Japan updates – in the midst of COVID-19 pandemic
By Hajime Ueno, Nishimura & Asahi
We do not yet know when the COVID-19 pandemic will come to an end (although one could say that, at least, we are starting to see the light at the end of the tunnel with the vaccinations being more and more made available to people around the world), nor do we know the true depth of the outbreak’s impact on the overall economy.
While Japan has been one of the more fortunate regions/nations to experience lesser severity in terms of the fatality-population ratio and other medical statistics, and although vaccinations are rapidly being made available to the citizens, we do not yet know if or when the supply will be enough to cover the whole population that are electing to get vaccinated.
Further, as of the date of this article1, the Tokyo Olympic Games is scheduled to be held in a couple of weeks; and general belief is that the Olympic Games will bring about a strong, positive economic effect to the Japanese economy in various facets, but yet, there are news media outlets reporting that the national government will be making its fourth state of emergency declaration to the Tokyo Metropolitan in the coming day or two. With a lot of unknowns left when it comes to COVID-19 and its vaccinations, and with a huge number of people visiting and moving around in Japan for Olympic Games, at the very least, it should be safe to say that, the outlook for the Japanese economy and the entire nation remains to be uncertain.
As has been widely reported, the Japanese governmental leadership has been actively promoting measures to aide and support the ailing businesses ever since the wake of the COVID-19 pandemic. And those measures have been somewhat successful in allowing enterprises to avoid immediate bankruptcy or becoming insolvent, at least prolonging the lives of the impacted enterprises.
This is evident by the fact that we have had one of the lowest recorded numbers of bankruptcies in the year 2020: for example, according to the Tokyo Shoko Research, in the 50 years since 1971, 2020 is the fourth lowest level on record. This is especially notable considering the fact that, in Japan, in contrast to other foreign countries and jurisdictions where courts were literally shut down for an extensive period(s), the bankruptcy courts in Japan did not close for any extended period.
Having stated the above, however, those measures are mostly emergency loans and guarantees, and extensions for taxes and other public payments, with small amounts of grants and subsidies; hence, it should be expected that an increasing number of enterprises will be carrying more debts than their ability to repay, thus will soon be facing financial difficulties, despite little breathing room afforded through the governmental measures.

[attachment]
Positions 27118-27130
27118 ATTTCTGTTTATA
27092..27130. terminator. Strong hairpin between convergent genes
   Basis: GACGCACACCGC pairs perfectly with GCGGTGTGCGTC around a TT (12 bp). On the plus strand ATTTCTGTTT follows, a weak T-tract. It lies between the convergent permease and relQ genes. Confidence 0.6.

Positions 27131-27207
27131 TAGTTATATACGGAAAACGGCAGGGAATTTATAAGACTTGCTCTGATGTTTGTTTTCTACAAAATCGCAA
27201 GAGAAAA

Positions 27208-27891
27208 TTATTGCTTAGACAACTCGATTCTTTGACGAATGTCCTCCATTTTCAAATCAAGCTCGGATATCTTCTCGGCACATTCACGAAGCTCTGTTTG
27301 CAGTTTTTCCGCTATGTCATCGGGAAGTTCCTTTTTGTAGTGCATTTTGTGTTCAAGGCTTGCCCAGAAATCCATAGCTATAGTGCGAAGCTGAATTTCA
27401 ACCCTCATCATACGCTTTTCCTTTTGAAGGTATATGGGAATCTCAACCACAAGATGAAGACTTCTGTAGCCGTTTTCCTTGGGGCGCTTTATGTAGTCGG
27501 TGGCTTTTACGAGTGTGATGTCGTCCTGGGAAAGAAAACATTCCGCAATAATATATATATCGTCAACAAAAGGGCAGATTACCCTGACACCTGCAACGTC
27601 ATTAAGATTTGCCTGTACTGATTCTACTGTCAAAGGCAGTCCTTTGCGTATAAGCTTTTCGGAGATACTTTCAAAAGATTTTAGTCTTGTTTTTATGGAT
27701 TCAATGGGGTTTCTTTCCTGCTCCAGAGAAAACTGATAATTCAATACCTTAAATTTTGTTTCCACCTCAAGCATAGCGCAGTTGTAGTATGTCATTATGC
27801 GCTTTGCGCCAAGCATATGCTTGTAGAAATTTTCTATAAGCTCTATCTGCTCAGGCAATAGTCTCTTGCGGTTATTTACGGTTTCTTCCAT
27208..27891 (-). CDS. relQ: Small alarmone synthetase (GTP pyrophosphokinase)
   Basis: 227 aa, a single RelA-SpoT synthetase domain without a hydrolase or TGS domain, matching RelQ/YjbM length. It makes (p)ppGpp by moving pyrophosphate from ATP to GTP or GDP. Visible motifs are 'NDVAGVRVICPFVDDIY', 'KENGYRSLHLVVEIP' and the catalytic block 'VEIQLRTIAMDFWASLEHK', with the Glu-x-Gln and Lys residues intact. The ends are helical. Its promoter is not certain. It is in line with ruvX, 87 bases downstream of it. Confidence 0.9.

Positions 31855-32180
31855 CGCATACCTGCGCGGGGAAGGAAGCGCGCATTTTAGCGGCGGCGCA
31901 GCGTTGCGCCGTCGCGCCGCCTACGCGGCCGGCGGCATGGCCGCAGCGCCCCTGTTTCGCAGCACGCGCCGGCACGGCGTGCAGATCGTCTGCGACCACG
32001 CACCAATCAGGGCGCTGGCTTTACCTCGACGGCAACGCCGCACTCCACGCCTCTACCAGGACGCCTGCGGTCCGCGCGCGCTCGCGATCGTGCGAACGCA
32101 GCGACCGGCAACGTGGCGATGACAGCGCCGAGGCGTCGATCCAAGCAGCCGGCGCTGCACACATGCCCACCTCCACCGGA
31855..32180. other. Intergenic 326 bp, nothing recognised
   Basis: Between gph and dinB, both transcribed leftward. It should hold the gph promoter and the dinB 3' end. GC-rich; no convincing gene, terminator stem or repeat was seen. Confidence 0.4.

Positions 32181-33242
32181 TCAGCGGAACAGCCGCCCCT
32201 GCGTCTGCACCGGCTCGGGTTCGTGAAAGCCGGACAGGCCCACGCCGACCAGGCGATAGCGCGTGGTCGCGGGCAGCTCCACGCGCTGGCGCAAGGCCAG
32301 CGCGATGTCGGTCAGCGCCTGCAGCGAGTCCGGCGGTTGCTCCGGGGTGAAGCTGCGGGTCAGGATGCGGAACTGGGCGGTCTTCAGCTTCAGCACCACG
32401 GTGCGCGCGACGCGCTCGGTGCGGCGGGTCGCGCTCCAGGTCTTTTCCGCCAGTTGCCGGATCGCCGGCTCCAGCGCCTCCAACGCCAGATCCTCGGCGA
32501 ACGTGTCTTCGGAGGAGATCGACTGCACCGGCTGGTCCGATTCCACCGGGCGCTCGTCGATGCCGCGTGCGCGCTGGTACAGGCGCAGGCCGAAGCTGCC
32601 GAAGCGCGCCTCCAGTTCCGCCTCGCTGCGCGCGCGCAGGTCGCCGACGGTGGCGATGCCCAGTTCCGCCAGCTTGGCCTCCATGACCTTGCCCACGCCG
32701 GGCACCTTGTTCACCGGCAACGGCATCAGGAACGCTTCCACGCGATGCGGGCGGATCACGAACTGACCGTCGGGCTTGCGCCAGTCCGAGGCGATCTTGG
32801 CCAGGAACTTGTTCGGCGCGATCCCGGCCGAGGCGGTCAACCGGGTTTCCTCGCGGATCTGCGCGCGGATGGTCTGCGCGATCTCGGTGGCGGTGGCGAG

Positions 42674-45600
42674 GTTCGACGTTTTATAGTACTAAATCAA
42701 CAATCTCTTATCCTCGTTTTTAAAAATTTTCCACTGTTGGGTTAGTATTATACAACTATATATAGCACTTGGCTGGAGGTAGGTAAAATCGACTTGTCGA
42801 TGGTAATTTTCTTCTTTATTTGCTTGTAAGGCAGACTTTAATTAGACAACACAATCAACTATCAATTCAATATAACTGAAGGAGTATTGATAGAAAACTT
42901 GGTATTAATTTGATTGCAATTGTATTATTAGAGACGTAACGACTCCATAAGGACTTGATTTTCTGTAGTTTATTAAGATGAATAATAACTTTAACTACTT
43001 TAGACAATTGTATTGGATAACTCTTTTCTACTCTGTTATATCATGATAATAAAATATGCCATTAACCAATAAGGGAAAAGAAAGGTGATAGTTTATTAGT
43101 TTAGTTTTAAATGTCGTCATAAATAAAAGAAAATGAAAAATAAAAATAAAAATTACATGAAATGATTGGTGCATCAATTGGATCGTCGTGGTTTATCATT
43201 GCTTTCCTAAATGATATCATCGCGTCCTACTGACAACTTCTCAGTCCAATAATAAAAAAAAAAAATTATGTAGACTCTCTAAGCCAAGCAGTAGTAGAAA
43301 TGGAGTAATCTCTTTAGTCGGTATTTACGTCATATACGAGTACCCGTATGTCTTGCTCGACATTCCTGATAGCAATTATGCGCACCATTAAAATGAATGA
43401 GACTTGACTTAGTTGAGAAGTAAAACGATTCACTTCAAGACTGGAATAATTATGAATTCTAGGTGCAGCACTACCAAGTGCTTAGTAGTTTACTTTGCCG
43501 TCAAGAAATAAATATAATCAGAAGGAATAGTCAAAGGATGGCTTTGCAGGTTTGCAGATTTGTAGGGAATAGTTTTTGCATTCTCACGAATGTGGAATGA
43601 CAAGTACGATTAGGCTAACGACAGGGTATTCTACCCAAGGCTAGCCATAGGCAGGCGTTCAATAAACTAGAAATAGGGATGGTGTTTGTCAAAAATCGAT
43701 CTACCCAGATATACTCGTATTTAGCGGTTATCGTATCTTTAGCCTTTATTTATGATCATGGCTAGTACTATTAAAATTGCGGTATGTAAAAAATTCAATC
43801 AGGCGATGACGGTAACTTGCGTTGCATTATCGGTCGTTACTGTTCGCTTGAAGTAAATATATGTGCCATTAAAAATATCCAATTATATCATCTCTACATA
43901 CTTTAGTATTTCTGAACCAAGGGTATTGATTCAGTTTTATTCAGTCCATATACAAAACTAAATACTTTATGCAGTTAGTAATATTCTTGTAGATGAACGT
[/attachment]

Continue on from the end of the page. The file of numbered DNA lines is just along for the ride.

In other words, despite those well-intended measures, there is no guarantee that those would be enough to allow business enterprises to sustain their businesses, or to maintain their debt service levels. If so, banks and other financial institutions more likely than not will accelerate their disposition of non-performing loans, especially once the economy resumes its more normal state. In this connection, we may see a spike in the number of securitisation transactions backed by a pool or pools of non-performing loans.
Existing securitisation products not suffering…yet
One characteristic aspect of the COVID-19 pandemic’s impact on economies worldwide is that the financial markets, especially the equity markets, have not stagnated. Rather, with most if not all central governments taking proactive measures to support the economy and central banks lowering interest rates, resulting in more funds flowing through to the economy, stock exchanges and private equity markets are, in many countries, in fact, booming.
Basically, the same can be said of the Japanese market. With investors pouring in more funds into the market, “cash” is made available, one way or the other, to many enterprises at the moment, irrespective of their fundamentals. As a reflection of this backdrop, CDOs, CMBS and J-REITs are not suffering much — at least not yet — rather, some J-REITs are experiencing record-high stock prices.
The caution must be paid, however, to the point that, once the music stops, there most likely will not be enough chairs to go around for everyone. Once the boom stops, enterprises will soon start to face prolonged financial difficulties, and the resulting economic downturn (whether it reaches a point where it is called a recession or not) could cause CDOs, CMBS and J-REITs to start suffering as well.
RMBS starting to take hits?
It is a well-documented fact that Japanese citizens have both suffered and benefited from the long-standing low interest market. Extremely low interest rates have allowed Japanese citizens to take up residential mortgage loans to finance their purchase of homes and condominiums, and banks’ credit screening for residential mortgages have gradually been relaxed over the years, further allowing citizens to be approved to borrow residential mortgage loans. And, despite the breathing room provided to individuals’ residential mortgages through governmental measures soon after the COVID-19 pandemic, it has already began to be proven that the breathing room was too little, as reports regarding the spike in the number of residential debtors electing to sell their house/condominium and repay (albeit only partially, since in most cases the collateral is not enough to cover the entirety of the debt) are starting to circulate.